Seaweed-Based Material Could Replace Plastic in the Near Future

Plastic has become an omnipresent and practically unavoidable material, used to build or package the majority of products in modern society. Its invasive and indestructible nature (with an estimated lifespan of anywhere between 500 and 1,000 years), along with the fact that it is very difficult to recycle, has made plastic one of the biggest threats to the health of our planet. Around the world, humans use a whopping 1 million plastic bags per minute, and that’s just one piece of the enormous plastic puzzle.

3 working designers (Kosuke Araki, Noriaki Maetani and Akira Muraoka) from the Japanese company AMAM have banded together to create Agar Plasticity, an exciting new product that may help steer us away from the dire consequences of our ubiquitous plastic use. Agar Plasticity uses a material that is extracted from agar, a gelatinous substance found in red marine algae.

Agar is common in Japan, where it’s used as an ingredient in traditional Japanese desserts. It is sold dried, and then melted down with hot water.

We were attracted to the materiality of agar—the delicacy in its texture and beauty in its appearance—at a local supermarket. Relatively soon after that, we thought its delicate and light structure would be suitable for cushioning material. Then, we did some experiments and found agar was moldable, so we decided to send our proposal to the 2016 Lexus Design Award.” – Araki, Maetani and Muraoka


The Lexus Design Award is an annual, international design competition that targets up and coming creators whose work contributes to shaping a better future. Agar Plasticity was selected as one of the top four submissions to go into prototype creation this year. The Japanese trio will now work with the award’s mentors, a selection of globally recognized designers from across different industries to bring Agar Plasticity into fruition.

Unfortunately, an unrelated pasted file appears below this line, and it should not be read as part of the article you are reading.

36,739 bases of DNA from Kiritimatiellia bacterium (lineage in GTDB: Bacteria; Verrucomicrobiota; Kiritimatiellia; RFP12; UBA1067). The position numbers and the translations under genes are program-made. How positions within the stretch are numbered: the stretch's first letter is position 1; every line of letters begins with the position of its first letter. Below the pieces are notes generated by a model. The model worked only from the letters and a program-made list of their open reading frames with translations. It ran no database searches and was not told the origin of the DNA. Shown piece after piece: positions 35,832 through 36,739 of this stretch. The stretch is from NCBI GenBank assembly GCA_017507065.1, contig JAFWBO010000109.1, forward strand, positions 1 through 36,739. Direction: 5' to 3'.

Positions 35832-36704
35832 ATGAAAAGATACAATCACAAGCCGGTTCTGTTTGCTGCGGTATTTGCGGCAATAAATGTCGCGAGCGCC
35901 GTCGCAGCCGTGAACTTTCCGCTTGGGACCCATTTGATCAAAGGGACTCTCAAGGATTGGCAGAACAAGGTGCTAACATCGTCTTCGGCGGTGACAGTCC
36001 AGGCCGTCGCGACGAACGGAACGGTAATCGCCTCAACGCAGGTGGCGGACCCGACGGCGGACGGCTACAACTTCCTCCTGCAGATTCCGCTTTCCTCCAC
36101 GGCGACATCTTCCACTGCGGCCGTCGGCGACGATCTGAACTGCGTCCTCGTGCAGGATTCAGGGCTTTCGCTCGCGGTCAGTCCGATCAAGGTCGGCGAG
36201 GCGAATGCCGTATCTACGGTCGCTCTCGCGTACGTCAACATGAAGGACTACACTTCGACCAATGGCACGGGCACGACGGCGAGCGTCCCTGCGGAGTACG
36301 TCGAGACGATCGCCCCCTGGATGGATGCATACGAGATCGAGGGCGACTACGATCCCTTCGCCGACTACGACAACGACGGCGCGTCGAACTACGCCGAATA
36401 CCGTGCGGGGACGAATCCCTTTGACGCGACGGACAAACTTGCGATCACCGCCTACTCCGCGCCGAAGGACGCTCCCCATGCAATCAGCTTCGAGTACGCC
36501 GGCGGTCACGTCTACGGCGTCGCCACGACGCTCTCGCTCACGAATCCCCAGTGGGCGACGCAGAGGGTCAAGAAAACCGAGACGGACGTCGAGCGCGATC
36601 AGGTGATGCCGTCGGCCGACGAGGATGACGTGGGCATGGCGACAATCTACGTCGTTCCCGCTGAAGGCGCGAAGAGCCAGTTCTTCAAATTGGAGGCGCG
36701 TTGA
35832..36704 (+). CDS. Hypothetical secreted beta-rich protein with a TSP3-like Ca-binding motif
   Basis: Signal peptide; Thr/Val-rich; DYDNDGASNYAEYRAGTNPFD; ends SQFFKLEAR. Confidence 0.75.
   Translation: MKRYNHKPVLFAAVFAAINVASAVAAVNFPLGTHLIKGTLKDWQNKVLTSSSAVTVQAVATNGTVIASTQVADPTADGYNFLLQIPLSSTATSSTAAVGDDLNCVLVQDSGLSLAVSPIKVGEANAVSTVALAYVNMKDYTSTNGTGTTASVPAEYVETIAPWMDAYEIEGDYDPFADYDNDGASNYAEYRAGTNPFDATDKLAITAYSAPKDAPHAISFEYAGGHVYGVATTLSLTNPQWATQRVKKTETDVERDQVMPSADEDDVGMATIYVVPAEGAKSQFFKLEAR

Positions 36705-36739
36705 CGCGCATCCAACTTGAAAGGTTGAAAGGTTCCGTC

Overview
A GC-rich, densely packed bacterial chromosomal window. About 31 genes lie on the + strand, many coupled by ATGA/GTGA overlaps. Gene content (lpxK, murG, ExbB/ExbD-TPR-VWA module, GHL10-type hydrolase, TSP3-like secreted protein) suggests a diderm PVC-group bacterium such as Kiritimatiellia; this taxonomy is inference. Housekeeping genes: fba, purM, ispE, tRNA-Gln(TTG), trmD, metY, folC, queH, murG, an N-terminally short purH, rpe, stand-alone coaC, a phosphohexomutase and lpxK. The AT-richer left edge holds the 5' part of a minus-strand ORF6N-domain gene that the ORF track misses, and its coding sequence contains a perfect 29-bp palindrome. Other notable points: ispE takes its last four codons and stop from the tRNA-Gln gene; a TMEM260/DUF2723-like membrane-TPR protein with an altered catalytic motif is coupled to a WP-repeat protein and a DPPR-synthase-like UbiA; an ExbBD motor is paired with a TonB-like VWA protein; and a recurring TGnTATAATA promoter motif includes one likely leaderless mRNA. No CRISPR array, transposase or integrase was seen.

We are currently designing a box-like package, which has a cushioning structure derived from the freezing process for delicate objects (like a fragrance bottle), cushioning sheets for wrapping, and nugget-like cushioning. We are ultimately dreaming of replacing disposable plastic products, such as shopping bags, amenity goods prepared at hotels and so forth, with agar-derived plastic.”


The new material is promising for a variety of reasons. The process of creating the product from agar is similar to its traditional use and therefore familiar and accessible. The agar powder is dissolved in simmering water and then left to set into a jelly like substance. It is then frozen for two days, at which point it’s suitable to be used as cushioning for a packaged item. After this stage, it’s then thawed and air dried.

Another benefit of Agar Plasticity is of course that it doesn’t harm the environment like plastic does. It’s actually great for the garden when mixed with soil, as it absorbs and retains water quite well. And if it were to find its way to the ocean, it wouldn’t be harmful to its ecosystems, as it’s made from marine algae in the first place.


Finally, AMAM assures there should be no problems if the demand for Agar Plasticity were to explode.

Agar is extracted from two specific kinds of red algae by boiling. One of them—the one used to produce agar powder—can be aquacultured. The other seemingly cannot. The one that can is actually currently cultured and harvested worldwide in Chile, Egypt and Asia. So, I think even if the agar package is widely used, there would be a possibility to supply the raw material constantly.”

Agar Plasticity is certainly an exciting advancement in the search for a solution to one of the biggest issues faces our planet. And although the plastic alternative is only in its prototype phase, its relative simplicity has definitely caught the attention of, and given hope to others who are working towards a healthier earth.

While the designers themselves do not have the technical means to take Agar Plasticity to a level of production that would truly replace plastic, they are hoping to catch the eye of researchers who might be interested in collaborating with them in taking Agar Plasticity to the world.


Images by AMAM.

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